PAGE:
Abstract 3644

AML1-ETO (AE) provides an initial impetus towards leukemogenesis and is necessary for disease maintenance. Much work has been done to identify the domains required for AE function using a variety of different model systems. Here, we determined which AE functional domains are necessary to establish long-term self-renewal of human CD34+ cord blood cells. Modified forms of AE with deletions of the conserved ETO functional domains NHR1, 2, or 3/4 (termed Δ1, Δ2, and AE9a, respectively) had significant potential to extend the life of transduced cells. By comparison, cells expressing a mutant with combined deletion of NHR2 and AE9a (9aΔ2), or point mutants lacking the ability to bind DNA or CBFβ, had lifespans similar to vector transduced control cells. Human in vitro cultures expressing the mutant AE proteins Δ1, Δ2, or AE9a maintained a substantial population of CD34+ progenitor cells with increased proliferative capacity and CFU-C re-plating activity. All long-term cultures established using AE deletion mutants consistently expressed 2 to 10 times higher levels of the surrogate protein surface marker Thy1 (correlating with AE mutant mRNA levels due to an IRES-Thy1 element) than what is seen for cultures expressing full length AE. A functional selection was clearly driving this process, since transduction frequencies and initial expression levels of Thy1 were comparable to that of full length AE. Increased mutant protein expression was also observed in cells that successfully engrafted immunodeficient mice, suggesting that this was likely a necessary factor for mutant protein function. Interestingly, AE9a cultures occasionally generated granulocytic sarcomas near the site of intrafemoral injection, and also showed enhanced levels of engraftment in vivo, mimicking to some degree the transforming properties evident in mouse blood cells. Using the previously defined AE9a mouse leukemia model, we transduced murine fetal liver cells and sorted cells based on expression levels of a GFP surrogate marker. Cells expressing high levels of AE9a performed better in re-plating assays compared to low expressing cells, again implying a selection process based on enhanced function in response to increased levels of mutant protein. In contrast, there was little difference in colony forming ability between cells expressing low and high levels of the full-length AE protein. Finally, by tracking GFP percentage in the peripheral blood throughout AE9a-induced murine AML development, we noted an obvious intensity shift leading up to disease endpoint, with all AE9a AML samples showing intense expression of the mutant protein. Together, these data indicate that increased expression levels of AE mutant proteins are an important determinant for promoting self-renewal (and leukemia in the case of AE9a) in model systems. Interestingly, recent studies have shown that t(8;21)+ AML with high and persistent levels of AE9a have a worse prognosis than t(8;21)+ AML with low AE9a levels (Jiao et al., Leukemia 23(9):1598-1604, 2009; Ommen et al., Eur J Haematol 84(2):128-132, 2009). We are currently analyzing the signaling cascades initiated by enhanced mutant protein expression in comparison to those initiated by full-length AE. Together, these data highlight the dynamic nature of the AE fusion protein and will serve significant value in defining the mechanisms of AE involvement in the self-renewal process using a highly relevant human model system.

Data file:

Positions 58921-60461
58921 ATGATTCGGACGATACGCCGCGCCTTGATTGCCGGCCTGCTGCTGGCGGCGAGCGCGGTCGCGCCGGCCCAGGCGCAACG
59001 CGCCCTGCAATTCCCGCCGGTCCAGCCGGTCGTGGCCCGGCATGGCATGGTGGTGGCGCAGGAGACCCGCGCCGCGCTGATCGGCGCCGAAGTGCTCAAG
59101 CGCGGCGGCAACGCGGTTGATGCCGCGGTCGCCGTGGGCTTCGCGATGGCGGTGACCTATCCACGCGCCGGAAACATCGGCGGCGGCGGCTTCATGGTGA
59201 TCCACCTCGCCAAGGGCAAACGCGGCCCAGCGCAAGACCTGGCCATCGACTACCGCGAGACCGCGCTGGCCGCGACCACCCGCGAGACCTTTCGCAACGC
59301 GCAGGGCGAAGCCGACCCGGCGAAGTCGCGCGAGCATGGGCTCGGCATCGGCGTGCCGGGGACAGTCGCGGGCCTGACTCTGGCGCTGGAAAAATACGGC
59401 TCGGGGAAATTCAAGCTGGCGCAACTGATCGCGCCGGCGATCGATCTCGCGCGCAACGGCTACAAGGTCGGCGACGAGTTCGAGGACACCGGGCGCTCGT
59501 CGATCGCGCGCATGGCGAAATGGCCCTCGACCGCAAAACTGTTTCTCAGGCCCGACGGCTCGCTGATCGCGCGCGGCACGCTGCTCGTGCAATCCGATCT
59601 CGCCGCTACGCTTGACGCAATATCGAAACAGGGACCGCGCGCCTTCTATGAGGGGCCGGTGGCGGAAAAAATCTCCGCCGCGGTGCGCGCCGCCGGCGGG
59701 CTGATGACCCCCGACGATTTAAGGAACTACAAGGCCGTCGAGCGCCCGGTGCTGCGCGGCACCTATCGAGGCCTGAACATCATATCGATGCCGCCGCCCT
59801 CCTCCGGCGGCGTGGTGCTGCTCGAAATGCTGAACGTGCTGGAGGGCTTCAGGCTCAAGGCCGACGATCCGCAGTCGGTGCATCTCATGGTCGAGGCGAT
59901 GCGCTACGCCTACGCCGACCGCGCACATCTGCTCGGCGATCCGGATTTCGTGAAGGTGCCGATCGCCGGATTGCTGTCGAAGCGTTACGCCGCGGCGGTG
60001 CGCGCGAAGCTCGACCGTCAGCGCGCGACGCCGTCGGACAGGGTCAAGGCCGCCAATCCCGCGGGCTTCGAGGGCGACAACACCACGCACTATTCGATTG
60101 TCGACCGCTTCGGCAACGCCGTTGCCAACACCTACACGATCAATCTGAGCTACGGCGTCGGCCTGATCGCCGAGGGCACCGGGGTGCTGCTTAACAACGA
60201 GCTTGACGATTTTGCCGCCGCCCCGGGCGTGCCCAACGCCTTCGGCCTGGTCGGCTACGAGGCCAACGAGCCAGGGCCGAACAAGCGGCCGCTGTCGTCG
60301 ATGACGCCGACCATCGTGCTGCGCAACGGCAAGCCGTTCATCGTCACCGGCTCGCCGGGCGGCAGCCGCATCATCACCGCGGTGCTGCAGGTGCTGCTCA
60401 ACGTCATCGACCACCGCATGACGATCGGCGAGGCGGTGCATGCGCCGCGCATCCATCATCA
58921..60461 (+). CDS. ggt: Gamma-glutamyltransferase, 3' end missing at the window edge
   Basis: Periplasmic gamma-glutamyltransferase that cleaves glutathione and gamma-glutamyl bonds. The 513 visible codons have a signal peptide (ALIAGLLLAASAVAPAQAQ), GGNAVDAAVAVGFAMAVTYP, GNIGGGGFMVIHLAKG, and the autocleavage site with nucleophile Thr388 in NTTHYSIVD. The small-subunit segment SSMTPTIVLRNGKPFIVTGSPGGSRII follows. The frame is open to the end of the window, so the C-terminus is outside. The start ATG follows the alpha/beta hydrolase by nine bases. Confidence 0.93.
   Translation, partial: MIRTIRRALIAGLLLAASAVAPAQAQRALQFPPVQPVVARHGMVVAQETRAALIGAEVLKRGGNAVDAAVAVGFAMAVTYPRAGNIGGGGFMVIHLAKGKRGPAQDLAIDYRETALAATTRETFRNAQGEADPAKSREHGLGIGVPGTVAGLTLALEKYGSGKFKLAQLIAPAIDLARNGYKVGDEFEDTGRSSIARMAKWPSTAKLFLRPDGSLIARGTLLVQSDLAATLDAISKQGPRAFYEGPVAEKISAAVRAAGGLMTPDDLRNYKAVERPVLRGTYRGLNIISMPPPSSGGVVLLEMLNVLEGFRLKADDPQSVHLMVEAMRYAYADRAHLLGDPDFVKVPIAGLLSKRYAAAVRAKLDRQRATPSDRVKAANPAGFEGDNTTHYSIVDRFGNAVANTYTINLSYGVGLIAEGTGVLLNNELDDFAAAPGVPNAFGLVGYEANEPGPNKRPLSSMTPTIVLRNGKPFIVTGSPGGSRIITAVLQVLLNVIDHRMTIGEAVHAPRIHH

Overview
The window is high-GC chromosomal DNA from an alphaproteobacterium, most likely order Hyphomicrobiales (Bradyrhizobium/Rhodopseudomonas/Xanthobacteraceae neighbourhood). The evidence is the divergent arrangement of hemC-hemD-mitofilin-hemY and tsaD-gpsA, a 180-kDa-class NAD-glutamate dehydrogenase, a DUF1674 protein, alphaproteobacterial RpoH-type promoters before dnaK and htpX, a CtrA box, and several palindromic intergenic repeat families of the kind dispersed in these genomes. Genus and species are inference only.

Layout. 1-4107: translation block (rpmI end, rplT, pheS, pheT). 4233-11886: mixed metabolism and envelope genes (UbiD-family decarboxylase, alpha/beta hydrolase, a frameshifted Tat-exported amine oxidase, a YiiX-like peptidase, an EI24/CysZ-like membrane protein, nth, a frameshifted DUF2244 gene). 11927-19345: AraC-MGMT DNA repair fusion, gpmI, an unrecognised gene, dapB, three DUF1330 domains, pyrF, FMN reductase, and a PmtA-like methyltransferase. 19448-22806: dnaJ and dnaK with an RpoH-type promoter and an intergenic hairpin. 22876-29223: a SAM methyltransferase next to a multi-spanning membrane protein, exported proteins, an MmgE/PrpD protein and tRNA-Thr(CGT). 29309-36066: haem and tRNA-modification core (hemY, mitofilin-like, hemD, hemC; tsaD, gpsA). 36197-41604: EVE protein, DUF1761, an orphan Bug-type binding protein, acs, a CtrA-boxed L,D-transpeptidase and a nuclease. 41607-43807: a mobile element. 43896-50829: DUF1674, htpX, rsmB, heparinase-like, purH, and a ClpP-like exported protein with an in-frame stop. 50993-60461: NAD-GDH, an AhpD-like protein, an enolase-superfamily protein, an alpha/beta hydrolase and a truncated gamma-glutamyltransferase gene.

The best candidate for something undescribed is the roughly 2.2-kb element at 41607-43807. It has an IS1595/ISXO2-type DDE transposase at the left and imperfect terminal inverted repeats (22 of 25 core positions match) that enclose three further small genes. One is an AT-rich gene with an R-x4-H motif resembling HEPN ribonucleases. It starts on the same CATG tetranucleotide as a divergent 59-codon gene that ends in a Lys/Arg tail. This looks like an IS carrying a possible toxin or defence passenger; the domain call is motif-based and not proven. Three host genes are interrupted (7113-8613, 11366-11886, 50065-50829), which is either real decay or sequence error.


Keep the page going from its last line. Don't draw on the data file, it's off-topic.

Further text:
No relevant conflicts of interest to declare.

Author notes


Asterisk with author names denotes non-ASH members.